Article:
HEALTH, Spellcaster’s Rock and Roll Time Travel Committee, Pictureplane, BDRMPPL, the Late Severa Wires, the Don’ts and Be Carefuls Monday, July 14, 2008 Rhinoceropolis Better Than: Music that pretends to be wild but really isn’t.
Greeley’s the Don’ts and Be Carefuls seem to embody a similar artistic outlook as its scenemates in Lil’ Slugger: Be wildly original and weird yet accessible. A quartet with the usual intrumentation, the act was flanked by two cute dancer girls that looked like came directly from an avant garde ballet class move to their music. It was sort of a noisy, danceable post-punk thing with low-end synth to bolster the presence of the songs. Before the outfit’s last song, the lead singer said, “We don’t deserve this, this is our third show,” acknowledging the band’s presence on such a high profile bill. As good and interesting as these guys were, though, such modesty will soon be unnecessary.
The Late Severa Wires from Santa Fe played next. Another four-piece with usual rock instruments, this outfit sported a guy who created live vinyl samples from twin turntables. Had the members employed more traditional means, they might even be categorized as a harsh noise band of some sort, but they actually used instruments with pedals instead of the modified pedals favored by the bent circuit crowd.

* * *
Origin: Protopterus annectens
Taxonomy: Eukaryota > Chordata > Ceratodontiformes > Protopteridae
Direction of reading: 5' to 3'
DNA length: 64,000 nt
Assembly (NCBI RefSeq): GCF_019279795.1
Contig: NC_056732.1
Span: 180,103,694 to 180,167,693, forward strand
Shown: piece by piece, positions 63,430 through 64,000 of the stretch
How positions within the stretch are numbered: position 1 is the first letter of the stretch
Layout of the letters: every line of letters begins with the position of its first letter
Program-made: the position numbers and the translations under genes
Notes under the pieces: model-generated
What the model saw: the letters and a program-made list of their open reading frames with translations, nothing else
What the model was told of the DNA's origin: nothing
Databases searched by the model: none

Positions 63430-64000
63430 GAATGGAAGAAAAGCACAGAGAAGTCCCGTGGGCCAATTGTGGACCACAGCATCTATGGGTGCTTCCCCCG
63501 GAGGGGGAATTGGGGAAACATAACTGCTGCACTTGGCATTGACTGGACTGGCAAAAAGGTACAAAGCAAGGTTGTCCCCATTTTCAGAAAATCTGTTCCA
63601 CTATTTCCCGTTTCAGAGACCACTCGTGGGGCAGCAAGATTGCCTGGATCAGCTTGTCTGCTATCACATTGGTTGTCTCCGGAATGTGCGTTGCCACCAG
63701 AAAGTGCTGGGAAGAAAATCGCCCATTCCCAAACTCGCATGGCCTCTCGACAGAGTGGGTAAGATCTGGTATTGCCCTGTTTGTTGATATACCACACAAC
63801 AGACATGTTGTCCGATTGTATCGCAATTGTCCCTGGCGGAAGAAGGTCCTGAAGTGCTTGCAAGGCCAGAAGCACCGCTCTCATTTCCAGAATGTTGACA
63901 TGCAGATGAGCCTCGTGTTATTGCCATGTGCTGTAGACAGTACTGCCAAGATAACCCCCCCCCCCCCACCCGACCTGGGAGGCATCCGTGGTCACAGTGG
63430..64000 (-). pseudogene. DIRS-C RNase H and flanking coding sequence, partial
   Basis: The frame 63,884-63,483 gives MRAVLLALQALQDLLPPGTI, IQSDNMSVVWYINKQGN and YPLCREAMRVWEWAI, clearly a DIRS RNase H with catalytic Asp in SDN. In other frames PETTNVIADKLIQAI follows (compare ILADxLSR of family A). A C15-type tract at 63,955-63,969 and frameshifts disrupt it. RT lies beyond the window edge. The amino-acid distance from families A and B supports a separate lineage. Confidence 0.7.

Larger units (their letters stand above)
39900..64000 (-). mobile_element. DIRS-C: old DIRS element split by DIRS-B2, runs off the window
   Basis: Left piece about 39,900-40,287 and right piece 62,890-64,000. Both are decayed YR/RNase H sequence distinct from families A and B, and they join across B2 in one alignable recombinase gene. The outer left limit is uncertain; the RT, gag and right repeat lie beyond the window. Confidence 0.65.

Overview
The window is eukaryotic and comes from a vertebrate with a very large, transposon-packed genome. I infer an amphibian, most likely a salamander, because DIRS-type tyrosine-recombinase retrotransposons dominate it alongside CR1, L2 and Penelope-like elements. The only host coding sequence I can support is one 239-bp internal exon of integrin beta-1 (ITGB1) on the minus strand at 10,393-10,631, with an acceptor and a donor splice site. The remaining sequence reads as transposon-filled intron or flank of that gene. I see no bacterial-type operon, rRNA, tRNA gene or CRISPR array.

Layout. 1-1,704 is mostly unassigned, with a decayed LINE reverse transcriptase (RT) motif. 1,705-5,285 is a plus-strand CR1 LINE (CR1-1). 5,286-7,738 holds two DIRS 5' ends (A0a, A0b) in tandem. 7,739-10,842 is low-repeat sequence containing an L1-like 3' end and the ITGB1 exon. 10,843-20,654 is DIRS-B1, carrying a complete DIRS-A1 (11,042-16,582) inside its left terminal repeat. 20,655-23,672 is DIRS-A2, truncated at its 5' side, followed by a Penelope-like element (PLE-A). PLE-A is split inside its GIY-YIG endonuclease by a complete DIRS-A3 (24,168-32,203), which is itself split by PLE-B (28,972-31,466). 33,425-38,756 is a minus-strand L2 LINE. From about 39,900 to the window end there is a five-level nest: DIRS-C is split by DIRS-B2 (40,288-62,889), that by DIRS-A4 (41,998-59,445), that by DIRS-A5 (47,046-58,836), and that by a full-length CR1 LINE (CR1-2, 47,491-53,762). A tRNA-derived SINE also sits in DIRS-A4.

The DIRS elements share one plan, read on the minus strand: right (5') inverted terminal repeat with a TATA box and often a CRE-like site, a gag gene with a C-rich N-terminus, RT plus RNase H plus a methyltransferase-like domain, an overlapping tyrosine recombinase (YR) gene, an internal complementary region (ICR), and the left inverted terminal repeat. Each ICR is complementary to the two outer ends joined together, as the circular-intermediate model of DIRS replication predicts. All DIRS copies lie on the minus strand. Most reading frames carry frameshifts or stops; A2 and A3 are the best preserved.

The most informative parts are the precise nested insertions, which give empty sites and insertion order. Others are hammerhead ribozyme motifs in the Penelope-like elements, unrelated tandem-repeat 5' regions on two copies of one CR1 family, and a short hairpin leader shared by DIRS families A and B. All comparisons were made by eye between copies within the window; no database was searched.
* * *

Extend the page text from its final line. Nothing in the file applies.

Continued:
On one cut, the DJ made noises that sounded like a creepy child’s music box playing music backwards, while the instruments collided and fragmented over the top. It was collage music but instead of beautiful synth lines and electronic drums, this was something much more intense and harried that invoked the sound of wires being cut on an old circuit board and then being cut and fused randomly together at other points – which may be where the band gets its name. The act, which only played two numbers, ended with the band employing a panning or hard tremolo effect that conjured the image of a TV tuned to an all David Lynch network.
During its set, BDRMPPL projected a psychedelic image of shifting colors and images on the left wall of the room while it performed. The band could be considered part of that tropical pop sound pioneered by bands like Brooklyn’s the High Places but with heavier doses of dub and thick, mind-altering atmospheres. Spiralling loops of repetitive melody lines and synths used as percussion alongside electronic percussion made for a constantly heady atmosphere throughout the group’s set. Even the primal scream vocals were looped and manipulated beyond their original parameters. And yet it stood as the most organic sounding use of pedal manipulated synths, drum machines and collaged, manipulated vocals heard in recent memory.
Truly bursting his own bounds, Nick Houde constantly strives to obliterate musical and artistic boundaries with performance. Subsequently, he and BDRMPPL, along with its contemporaries in Pictureplane, are creating the dance music of a future that isn’t hopelessly defanged, compromised and artistically irrelevant.